The soft Akua ink is squeegeed on with picture framing card. David is careful to squeegee in both directions to ensure a nice even coating of ink into the depression before wiping off.

Mopping the extra water off soaked paper.

After soaking the Incisioni paper in water for about a minute, hang by the corner to drip off surplus water then Tim has mopped the final surface moisture with a clean towel to prepare for Intaglio printing.

Wiping back Solarplate.

Here David is wiping back the Carbon Black Akua Ink with a gentle pressure using telephone book paper.

Tim pulling print.

Tim has just pulled a print from the yellowXpress 5000 on dampened Incisioni paper of the Gothic image.

Gothic print and drawing on glass.

This drawing on the grained glass was produced by David Brebner using Stabilo 8046 pencil and Magic Colour.
The exposure for the solarplate for this print was, grained glass plate 45 seconds UV, aquatint screen 75 seconds UV, then hardened with 15 minutes UV.

Solarplate test plates.

These 3 test plates have all had different exposures of UV light with the grained glass image first, Aquatint screen second, and hardening in the sun or UV lightbox third. The change of colour of the plates is due to the varying times each plate had in the sun. (The sun was covered by clouds after the first exposure.)

Inked up Solarplate

Here is a close up of the inked up solarplate of David's Gothic image.

Gothic Intaglio Test prints

Four test prints of each of the 3 solarplates. Dampened Incisioni paper, printed on the yellowXpress 5000 press by Tim.

Saturday, May 15, 2010

David draws onto grained glass.

David is using a Stabilo 8046 pencil and Magic Black ink to draw the 'Gothic' image from the sketch book onto grained glass. This glass was grained with 150 grit silica. It is handy at the start of the drawing process to have the glass over the sketchbook drawing to pick up some of the shape and detail.

Print Packaging Services's new truck

Tim and Brian load 2 more yellowXpress 5000's into John's, Homeprint, 4WD.

Print Packaging Services

Brian Puddick talks to Tim about building the yellowXpress 5000 hydraulic relief printing presses.

Tuesday, May 11, 2010

Tim from Berlin.

Tim's first job at Homeprint gathering the autumn leaves to be placed for mulch under the fejoas. With a weeks WWOOFing in mind we hope to paint the boards for 50 new A4 presses, help with hanging 40 pieces of art at Unlimited Realities Soft Ware Company and helping move yellowXpress 5000 presses for sale.

Monday, May 10, 2010

Checking the section.

Beth is carefully locating the slot (created by a hack saw) to take the wax thread through to the cord in the stringing frame.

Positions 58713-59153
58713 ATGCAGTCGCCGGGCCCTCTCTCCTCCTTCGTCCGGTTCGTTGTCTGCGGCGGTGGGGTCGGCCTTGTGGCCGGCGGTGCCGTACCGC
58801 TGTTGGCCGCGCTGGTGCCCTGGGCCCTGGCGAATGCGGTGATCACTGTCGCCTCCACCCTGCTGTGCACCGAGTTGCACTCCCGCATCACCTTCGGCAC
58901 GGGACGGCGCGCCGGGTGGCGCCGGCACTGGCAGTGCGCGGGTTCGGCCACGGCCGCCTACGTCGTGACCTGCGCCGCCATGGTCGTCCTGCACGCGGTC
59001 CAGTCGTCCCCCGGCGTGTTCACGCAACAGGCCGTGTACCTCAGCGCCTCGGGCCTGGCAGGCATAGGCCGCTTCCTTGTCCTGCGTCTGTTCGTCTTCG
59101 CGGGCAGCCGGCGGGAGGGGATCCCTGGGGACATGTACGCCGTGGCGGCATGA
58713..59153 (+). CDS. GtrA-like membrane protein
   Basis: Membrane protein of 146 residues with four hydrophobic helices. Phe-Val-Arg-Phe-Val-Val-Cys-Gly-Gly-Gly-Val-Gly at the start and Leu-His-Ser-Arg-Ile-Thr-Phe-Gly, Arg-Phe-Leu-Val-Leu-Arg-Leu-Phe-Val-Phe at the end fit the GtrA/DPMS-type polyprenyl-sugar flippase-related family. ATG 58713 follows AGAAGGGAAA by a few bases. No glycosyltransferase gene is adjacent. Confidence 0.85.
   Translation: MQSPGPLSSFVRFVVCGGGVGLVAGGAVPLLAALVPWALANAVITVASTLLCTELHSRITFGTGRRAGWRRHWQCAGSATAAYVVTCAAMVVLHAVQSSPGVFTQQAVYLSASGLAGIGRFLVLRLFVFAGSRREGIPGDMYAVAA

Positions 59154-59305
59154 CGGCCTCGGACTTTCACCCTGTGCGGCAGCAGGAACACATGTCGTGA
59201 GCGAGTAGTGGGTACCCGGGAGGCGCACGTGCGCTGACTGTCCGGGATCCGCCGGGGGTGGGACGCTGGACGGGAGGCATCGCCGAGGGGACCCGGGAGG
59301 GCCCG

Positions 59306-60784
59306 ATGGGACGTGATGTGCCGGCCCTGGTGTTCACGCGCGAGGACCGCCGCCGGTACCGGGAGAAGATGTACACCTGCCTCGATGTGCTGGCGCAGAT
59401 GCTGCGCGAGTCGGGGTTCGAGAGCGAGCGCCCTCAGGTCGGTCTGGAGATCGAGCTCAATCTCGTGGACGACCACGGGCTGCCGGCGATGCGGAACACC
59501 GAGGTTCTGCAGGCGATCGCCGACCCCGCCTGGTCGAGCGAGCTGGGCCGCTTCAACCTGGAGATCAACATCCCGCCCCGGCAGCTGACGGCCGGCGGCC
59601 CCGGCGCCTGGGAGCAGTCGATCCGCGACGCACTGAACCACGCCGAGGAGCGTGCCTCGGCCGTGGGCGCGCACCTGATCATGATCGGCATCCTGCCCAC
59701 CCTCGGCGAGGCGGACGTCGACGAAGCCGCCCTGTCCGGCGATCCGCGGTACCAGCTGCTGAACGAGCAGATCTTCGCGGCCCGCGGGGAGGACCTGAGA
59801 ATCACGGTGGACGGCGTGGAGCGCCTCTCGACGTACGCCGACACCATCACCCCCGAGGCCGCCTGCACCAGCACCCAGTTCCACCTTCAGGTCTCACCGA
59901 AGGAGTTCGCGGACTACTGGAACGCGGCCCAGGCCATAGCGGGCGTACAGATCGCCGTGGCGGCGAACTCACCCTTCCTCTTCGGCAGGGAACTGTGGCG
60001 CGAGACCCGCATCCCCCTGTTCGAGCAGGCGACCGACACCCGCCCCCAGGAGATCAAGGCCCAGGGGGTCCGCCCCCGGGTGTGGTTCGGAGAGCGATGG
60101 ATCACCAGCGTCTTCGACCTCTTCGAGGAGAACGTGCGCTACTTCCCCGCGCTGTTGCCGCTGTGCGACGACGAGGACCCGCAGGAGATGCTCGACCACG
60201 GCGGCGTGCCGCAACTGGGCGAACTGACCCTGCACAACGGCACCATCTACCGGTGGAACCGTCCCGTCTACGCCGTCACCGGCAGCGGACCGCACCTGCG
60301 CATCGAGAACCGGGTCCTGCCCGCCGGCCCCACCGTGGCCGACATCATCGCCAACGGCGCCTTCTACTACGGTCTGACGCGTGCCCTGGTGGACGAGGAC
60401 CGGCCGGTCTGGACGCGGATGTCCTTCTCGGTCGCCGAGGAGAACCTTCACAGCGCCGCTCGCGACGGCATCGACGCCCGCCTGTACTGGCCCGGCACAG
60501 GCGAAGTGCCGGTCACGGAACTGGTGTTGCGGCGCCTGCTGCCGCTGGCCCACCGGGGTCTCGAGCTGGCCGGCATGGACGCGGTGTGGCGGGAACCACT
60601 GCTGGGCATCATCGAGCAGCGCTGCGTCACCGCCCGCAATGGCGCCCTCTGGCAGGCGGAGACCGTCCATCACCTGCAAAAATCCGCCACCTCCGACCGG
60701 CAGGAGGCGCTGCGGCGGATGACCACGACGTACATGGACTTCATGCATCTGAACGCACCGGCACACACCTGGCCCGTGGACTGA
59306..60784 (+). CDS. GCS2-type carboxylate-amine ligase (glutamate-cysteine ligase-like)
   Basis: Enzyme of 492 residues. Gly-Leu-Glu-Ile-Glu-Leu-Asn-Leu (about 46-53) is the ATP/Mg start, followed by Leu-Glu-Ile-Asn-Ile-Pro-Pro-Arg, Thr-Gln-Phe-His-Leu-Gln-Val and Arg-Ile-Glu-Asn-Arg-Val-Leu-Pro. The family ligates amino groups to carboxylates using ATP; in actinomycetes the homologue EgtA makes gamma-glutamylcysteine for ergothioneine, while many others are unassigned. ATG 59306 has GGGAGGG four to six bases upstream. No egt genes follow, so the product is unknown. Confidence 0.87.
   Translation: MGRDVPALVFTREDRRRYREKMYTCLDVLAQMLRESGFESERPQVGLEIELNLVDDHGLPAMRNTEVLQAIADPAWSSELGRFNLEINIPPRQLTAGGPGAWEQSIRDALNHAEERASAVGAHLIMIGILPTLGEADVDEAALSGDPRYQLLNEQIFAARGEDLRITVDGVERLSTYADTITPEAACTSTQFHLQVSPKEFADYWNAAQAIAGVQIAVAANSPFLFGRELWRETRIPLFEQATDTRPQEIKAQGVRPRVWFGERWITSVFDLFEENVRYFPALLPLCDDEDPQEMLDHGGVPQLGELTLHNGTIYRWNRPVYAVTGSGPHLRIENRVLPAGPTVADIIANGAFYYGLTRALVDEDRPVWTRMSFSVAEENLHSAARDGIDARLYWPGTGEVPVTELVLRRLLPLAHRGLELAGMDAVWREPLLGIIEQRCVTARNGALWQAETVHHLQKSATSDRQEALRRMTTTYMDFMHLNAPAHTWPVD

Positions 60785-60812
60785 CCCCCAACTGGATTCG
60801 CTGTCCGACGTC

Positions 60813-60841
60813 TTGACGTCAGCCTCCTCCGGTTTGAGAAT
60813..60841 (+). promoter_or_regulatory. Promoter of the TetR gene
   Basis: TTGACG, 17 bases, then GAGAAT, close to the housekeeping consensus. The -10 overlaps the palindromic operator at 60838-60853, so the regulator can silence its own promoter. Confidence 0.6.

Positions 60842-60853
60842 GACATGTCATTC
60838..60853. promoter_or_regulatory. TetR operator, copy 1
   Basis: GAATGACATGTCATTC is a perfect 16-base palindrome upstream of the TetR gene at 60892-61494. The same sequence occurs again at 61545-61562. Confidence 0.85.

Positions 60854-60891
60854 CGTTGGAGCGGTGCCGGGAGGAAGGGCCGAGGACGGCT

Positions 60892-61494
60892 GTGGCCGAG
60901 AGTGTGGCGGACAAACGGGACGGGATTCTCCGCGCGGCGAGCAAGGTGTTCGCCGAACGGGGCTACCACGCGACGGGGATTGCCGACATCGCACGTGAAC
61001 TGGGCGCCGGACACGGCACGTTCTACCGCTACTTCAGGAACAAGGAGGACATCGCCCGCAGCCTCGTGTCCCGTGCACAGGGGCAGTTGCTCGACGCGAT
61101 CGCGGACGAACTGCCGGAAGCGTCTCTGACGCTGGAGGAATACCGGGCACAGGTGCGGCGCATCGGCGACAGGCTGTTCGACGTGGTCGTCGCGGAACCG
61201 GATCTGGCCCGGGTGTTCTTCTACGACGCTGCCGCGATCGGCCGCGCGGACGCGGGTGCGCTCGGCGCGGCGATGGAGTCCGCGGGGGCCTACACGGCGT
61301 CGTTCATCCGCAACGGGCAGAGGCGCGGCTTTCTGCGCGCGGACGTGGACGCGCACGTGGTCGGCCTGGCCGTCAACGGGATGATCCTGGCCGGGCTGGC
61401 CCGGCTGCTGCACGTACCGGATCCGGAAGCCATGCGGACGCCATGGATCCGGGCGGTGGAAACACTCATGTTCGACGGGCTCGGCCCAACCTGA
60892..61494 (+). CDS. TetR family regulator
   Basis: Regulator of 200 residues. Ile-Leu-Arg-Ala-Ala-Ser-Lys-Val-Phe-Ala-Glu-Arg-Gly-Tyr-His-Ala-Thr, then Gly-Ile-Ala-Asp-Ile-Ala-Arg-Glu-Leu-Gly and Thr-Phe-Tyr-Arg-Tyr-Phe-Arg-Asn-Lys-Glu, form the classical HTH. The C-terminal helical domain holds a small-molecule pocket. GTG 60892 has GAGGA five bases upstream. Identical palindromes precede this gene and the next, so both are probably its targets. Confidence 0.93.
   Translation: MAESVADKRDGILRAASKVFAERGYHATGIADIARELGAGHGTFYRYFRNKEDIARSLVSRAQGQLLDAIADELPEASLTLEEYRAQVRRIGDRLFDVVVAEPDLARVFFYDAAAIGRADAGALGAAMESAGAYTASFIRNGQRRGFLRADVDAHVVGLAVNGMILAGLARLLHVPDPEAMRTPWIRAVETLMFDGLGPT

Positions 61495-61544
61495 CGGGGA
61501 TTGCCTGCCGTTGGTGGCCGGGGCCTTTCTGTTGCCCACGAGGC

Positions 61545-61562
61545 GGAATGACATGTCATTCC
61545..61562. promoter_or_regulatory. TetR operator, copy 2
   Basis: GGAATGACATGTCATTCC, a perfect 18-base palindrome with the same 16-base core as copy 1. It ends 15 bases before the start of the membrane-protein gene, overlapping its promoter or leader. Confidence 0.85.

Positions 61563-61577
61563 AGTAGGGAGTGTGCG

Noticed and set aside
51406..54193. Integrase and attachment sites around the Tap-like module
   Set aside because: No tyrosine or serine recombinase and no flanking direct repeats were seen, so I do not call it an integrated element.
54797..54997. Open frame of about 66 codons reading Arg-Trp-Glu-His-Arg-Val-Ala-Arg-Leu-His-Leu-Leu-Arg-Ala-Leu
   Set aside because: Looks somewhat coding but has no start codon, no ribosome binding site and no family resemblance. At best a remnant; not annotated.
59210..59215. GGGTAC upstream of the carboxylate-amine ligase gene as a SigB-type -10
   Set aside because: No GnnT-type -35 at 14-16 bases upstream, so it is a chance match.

Handsewing sections.

The sections are sewn one at a time onto the cords which are fixed to the sewing frame. Beth is carefully locating the cord and at the same time keeping pressure on the pages so the needle will carry the wax thread into the correct place.

Exotic Case.

This case has a handmade, textured and cool look and feel. It folds down to wrap around the set of sections in preparation.

Beautiful Sections.

Beth has completed the sewing of 3 sections, wrapped the spine with white paper about to trim 2 x endpapers to attach the sections to the case. In the photo you can see the yellow ribbon glued in the spine section to be used as a book mark. The wonderful markings on the watercolour paper has been applied by hand!

Bookbinding with Beth.

Beth has laid out 8 different sets of cases all to be filled with handsewn pages.

Monarch today!

This Monarch is fluttering its wings, just hatched, clinging to the herb garden before take off.

Friday, May 7, 2010

Cleaning glass

Clean 5 mm glass on both sides before you use it to hold down your negative over the solarplate.
Underneath we use an MDF base board, a piece of red felt, the solarplate, the negative and finally the glass. The exposure we use is 2minutes 10 seconds. This exposure varies according to the density of the negative. The darker the negative is the more time it needs.

Laying black paper over the exposed solarplate.

Lay black paper over the plate before exposure in the light box, or when carrying the plate out to the wash out area.

Pouring water onto solarplate.

Here the warm water is poured over the solarplate to activate the chemical reaction. About 2-3 minutes is required to gently scrub the soft emulsion off the relief plate. There is a pink solution washing out and sometimes soapy bubbles. After 2 minutes wash off and apply fresh cold water to complete the washout. The pink jelly should be removed down to the yellow steel of the base.

About 2 minutes of washing solarplate relief.

Use gloves to protect your hands from the alkaline of the emulsion as it washes out into the warm water.

Hanging up the solarplates

Kates class admire the set of solarplate prints made so far.

Thursday, May 6, 2010

Hanging solarplate prints to dry.

The solarplate prints need time to dry in the air and in the case of Akua Ink need time to dry into the paper fibres as there is no drying agent added to the inks.

Inking up solarplate.

Using Akua Waterbased intaglio/relief printing ink we used hard rollers to ink up our exposed solarplates. The next step is to lay on the paper and pull a print.